NokScoot laying off employees

NokScoot laying off employees

Nok Scoot is scaling down its operation amid speculation it will eventually exit the business. (Bangkok Post photo).
Nok Scoot is scaling down its operation amid speculation it will eventually exit the business. (Bangkok Post photo).

NokScoot will lay off a large number of staff while scaling down it operation amid rumours the airline will permanently exit the market soon, as Thai AirAsia warns that more airlines may collapse if they cannot access government soft loans.

In a statement released on Wednesday, low-cost carrier NokScoot said a review of operations led it to take steps to rationalise the business to cope with the huge impact of the coronavirus pandemic.

“Despite some early signs of stabilising, demand for air travel is not expected to return to 2019 levels until 2022 or 2023,” said NokScoot, a joint venture of Nok Airlines Plc and Singapore’s Scoot.

NokScoot will return three aircraft from its five-jet fleet to the parent company in Singapore by the end of this month, resulting in a reduction of more than 50% of the workforce.

The airline said all affected employees will be paid severance in accordance with Thai labour law.

A source in the aviation business who requested anonymity said NokScoot is preparing to stop operations in Thailand soon, as selected staff receive an official letter from the company informing them of the termination.

NokScoot is among eight airlines requesting help through 24-billion-baht in soft loans from the government.

“If the government does not approve the soft loans airlines have requested, when Thailand opens to international travellers there may not be enough jets to serve them, as many airlines have serious cash flow problems,” said Tassapon Bijleveld, executive chairman of SET-listed Asia Aviation (AAV) and the largest shareholder of Thai AirAsia (TAA).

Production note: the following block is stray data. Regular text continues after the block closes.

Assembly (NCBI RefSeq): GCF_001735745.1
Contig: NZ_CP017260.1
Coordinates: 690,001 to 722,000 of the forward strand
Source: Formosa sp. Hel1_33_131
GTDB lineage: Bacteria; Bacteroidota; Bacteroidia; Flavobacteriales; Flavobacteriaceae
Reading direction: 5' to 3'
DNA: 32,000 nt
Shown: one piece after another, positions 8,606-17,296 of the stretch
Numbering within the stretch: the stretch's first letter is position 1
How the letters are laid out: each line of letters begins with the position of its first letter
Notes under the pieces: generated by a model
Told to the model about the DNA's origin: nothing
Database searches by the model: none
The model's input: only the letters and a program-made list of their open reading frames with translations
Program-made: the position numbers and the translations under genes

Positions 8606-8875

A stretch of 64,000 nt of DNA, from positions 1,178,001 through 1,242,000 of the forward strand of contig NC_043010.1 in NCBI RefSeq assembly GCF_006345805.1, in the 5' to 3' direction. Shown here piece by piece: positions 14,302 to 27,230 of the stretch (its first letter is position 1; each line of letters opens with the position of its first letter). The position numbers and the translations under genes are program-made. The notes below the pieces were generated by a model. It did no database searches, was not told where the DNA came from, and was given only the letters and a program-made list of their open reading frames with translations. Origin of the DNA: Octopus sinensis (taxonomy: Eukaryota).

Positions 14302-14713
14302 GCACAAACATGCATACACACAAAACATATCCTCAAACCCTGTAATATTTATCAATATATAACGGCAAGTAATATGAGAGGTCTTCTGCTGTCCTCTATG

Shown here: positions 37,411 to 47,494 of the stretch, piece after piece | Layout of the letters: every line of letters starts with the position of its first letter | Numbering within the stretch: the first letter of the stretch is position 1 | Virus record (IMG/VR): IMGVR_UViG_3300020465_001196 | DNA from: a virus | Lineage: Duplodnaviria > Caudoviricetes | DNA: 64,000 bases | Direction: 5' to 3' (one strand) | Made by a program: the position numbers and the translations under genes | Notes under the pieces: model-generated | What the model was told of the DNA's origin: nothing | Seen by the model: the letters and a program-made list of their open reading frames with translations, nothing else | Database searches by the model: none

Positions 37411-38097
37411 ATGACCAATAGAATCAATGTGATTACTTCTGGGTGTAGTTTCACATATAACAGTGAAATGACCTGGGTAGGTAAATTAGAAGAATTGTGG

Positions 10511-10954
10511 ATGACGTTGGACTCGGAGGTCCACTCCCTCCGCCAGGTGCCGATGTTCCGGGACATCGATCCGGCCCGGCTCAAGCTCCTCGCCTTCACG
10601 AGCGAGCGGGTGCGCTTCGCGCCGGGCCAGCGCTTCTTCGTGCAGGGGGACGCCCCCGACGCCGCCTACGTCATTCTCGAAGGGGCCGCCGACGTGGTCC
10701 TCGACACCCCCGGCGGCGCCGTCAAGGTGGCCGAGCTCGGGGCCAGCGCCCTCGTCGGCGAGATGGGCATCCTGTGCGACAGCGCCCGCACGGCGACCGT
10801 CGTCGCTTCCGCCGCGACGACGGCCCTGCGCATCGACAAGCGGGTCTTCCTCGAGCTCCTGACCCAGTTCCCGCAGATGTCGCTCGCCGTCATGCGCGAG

Mr Tassapon said if NokScoot stops operations, AirAsia X, the long-haul low-cost carrier, cannot take over all of NokScoot’s routes because of the uncertainty concerning international operations.

“We need the government to open up to Asean citizens first, as most of the countries in this region have contained the virus and most are easing restrictions within their countries. To prevent its possible spread, Thailand should create a cluster of destinations, catering to specific groups of travellers,” he said.

Nadda Buranasiri, chief executive of the AirAsia X Group and Thai AirAsia X (TAAX), said TAAX and TAA will visit the embassies of targeted countries soon to discuss rules and regulations for travel, so that both targeted countries and Thailand can have reciprocal policies.

He said rapid testing for the disease, which has an accuracy rate as high as 98%, can be a point of discussion. But as long as a 14-day quarantine is required, travel remains a hard sell.


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